Warren had had too much to drink. We started arguing because I had defended Jackson’s position about not taking wives to Japan in front of Don.

What happened next happened so quickly I didn’t know what hit me, literally, but, Warren punched me in the face. Hard. I pulled the car over and he hit me again, then he flung the door open and stormed into our house.

I’ll Sleep When I’m Dead: The Dirty Life and Times of Warren Zevon, by Crystal Zevon

She then details Warren tenderly plucking her contact lens out of her swollen eye and kissing her before passing out. He then didn’t believe, once he was sober in the morning, that he had done that to her at all, saying

“Are you so evil that you are going to try and make me believe I did that? I would never do that. Get out of here.” (Warren Zevon)

I’ll Sleep When I’m Dead: The Dirty Life and Times of Warren Zevon, by Crystal Zevon

Warren made his own adventure. His alcoholism, his black-outs, his drug taking, his journey into the heart of darkness of the 1970s music scene in Los Angeles, and the creatures that passed for people around him, and the people that passed for saints incarnate like Crystal Zevon, all inhabit his songs. This is pure gonzo music: the altered states of being, the scrapes and the search for redemption, for the heart of the American dream, the personal dream, the essence of success it all swirls through Warren Zevon’s work like a mini tornado of pure ethanol forming around the swizzle stick of a stirred martini. The American dream is built on losers – in order to sell the dream only some can win it and the majority have to lose. Death, the ultimate loss, runs through his lyrics like a collapsed vein. Warren is preoccupied with the dying and the dead – the ultimate losers. The silent losing dying majority. He writes about them, for them. He lived as one of them, and he died like a hero. Warren was a beautiful loser.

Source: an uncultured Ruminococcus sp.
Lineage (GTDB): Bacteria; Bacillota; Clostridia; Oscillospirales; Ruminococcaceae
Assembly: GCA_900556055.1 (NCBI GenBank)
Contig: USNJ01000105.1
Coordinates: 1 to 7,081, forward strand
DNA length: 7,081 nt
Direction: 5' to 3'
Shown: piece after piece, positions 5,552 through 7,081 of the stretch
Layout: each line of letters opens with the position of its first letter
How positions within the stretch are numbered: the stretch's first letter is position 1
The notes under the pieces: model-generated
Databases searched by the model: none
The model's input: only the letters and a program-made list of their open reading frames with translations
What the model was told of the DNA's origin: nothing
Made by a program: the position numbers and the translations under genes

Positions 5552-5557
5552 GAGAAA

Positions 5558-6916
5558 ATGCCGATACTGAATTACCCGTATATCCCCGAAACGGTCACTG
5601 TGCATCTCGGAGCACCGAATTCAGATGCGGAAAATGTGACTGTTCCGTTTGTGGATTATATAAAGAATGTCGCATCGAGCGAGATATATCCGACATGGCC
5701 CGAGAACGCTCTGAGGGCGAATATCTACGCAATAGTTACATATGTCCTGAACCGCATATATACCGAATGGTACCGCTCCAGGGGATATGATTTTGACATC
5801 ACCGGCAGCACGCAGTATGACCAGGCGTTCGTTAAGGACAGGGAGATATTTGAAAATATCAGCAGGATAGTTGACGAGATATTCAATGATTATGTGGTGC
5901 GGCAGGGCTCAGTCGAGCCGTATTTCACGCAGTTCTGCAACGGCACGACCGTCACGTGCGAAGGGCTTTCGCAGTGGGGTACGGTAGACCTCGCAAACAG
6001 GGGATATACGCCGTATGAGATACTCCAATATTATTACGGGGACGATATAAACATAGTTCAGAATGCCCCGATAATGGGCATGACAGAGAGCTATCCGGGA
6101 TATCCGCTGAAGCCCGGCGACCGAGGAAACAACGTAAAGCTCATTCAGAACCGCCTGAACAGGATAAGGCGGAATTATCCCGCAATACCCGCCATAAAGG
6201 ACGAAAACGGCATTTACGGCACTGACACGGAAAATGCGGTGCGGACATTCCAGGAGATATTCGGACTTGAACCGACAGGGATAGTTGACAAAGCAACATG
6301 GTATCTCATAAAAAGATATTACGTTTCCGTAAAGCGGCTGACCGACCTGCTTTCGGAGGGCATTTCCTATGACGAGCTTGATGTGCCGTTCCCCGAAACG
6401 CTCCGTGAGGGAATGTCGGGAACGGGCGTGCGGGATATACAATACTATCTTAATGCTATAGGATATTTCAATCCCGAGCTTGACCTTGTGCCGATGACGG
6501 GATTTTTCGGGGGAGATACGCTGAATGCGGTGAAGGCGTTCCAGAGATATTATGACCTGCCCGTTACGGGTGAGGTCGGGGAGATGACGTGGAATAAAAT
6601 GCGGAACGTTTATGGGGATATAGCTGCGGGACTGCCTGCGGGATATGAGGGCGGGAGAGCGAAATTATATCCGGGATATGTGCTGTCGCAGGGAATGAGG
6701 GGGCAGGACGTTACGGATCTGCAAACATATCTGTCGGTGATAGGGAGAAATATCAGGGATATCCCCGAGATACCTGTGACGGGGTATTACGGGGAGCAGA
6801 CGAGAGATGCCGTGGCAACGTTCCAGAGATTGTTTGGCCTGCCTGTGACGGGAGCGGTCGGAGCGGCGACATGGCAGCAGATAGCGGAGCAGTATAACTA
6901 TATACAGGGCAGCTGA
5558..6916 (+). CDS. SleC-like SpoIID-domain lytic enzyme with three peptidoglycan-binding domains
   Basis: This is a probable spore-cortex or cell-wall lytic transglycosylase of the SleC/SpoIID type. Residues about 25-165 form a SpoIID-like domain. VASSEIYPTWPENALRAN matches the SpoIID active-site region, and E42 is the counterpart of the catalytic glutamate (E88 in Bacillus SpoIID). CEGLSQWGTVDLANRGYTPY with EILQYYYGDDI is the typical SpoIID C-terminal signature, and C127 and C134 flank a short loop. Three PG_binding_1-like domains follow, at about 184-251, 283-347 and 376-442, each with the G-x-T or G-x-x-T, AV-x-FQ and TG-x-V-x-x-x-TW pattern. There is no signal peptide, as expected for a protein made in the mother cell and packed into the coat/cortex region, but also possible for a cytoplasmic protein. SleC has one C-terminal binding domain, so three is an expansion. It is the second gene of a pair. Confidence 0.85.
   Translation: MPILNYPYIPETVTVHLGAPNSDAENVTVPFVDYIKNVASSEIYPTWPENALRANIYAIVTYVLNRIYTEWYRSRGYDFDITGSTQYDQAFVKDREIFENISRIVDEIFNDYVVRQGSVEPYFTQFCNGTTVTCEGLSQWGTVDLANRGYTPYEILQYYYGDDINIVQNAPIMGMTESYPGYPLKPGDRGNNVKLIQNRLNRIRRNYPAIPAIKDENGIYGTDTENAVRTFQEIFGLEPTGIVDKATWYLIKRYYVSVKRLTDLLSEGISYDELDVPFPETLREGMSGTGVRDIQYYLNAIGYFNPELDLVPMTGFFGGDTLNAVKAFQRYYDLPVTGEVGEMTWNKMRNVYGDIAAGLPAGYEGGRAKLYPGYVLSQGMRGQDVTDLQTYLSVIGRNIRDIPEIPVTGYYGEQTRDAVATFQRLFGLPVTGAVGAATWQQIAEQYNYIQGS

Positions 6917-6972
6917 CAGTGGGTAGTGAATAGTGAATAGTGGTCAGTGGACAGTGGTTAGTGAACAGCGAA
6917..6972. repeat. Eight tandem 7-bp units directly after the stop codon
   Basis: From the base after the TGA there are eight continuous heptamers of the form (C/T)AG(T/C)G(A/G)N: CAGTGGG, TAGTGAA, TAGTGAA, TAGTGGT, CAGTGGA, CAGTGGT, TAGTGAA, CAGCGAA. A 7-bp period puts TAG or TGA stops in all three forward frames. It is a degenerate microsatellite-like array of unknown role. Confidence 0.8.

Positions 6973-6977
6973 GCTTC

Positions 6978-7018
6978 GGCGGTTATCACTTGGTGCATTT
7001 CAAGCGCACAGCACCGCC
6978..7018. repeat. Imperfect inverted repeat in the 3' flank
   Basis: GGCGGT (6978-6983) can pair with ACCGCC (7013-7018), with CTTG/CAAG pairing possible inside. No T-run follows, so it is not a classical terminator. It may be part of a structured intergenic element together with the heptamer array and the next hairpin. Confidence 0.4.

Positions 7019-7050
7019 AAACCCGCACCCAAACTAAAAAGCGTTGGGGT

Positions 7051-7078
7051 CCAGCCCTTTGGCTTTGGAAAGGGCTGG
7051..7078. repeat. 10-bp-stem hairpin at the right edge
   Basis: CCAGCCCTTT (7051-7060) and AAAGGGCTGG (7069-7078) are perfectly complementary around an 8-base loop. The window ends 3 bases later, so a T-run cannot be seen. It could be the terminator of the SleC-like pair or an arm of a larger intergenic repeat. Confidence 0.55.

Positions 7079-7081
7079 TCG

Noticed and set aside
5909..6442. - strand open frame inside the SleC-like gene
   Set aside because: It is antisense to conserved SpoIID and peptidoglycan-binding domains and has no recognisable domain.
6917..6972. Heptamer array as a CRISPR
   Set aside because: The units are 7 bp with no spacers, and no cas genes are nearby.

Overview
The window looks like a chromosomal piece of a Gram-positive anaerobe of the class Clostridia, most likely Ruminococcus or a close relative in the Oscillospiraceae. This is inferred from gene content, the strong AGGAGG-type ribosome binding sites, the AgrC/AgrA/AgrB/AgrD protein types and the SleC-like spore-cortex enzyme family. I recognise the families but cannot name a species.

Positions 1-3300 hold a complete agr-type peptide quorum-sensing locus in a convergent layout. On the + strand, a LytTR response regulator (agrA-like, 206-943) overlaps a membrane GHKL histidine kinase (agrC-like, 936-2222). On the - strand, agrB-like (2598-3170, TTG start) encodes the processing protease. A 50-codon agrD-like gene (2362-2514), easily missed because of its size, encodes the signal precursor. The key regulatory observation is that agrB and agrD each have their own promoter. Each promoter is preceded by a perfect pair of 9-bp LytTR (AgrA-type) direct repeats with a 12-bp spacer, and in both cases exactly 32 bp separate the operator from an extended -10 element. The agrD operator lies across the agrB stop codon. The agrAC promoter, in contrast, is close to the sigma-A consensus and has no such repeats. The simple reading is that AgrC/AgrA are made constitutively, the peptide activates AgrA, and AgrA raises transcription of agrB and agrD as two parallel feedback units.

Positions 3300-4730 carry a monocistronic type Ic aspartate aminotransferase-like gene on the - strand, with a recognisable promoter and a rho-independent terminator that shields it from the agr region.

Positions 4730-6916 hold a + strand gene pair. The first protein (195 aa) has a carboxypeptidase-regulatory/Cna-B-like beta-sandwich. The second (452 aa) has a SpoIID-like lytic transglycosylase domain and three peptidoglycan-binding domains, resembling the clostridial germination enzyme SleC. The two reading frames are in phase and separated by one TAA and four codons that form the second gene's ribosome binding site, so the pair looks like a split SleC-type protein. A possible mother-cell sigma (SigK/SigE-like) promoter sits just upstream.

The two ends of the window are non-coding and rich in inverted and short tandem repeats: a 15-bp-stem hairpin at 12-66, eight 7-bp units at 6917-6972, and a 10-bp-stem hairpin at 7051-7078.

Hunter S Thompson once wrote:

“No sympathy for the devil; keep that in mind. Buy the ticket, take the ride…and if it occasionally gets a little heavier than what you had in mind, well…maybe chalk it off to forced consciousness expansion: Tune in, freak out, get beaten.”

Fear and Loathing in Las Vegas, Hunter S Thompson.

Warren got to know the devil really well during his drunks, after all how can someone have no sympathy for that old bald cheater unless he thoroughly investigates the possibility that sympathy is perhaps due? Warren purchased his ticket to the ride, and went on that damned trip. It almost beat the goodness out of him, by all accounts, but it also beat the art out of the words and the sound that he held in his pianist’s fingertips. Sometimes art has to be forced out of the very marrow of the artist. Sometimes it has to be dissolved in ethanol, spiked and punctured by pills and dusted with cocaine, in order to draw it out of the unwilling brain. It is a very destructive process. What does it cost? Sometimes everything the artist has. All of it. All their goodness, all their relationships, all their self worth, all their life. Everything.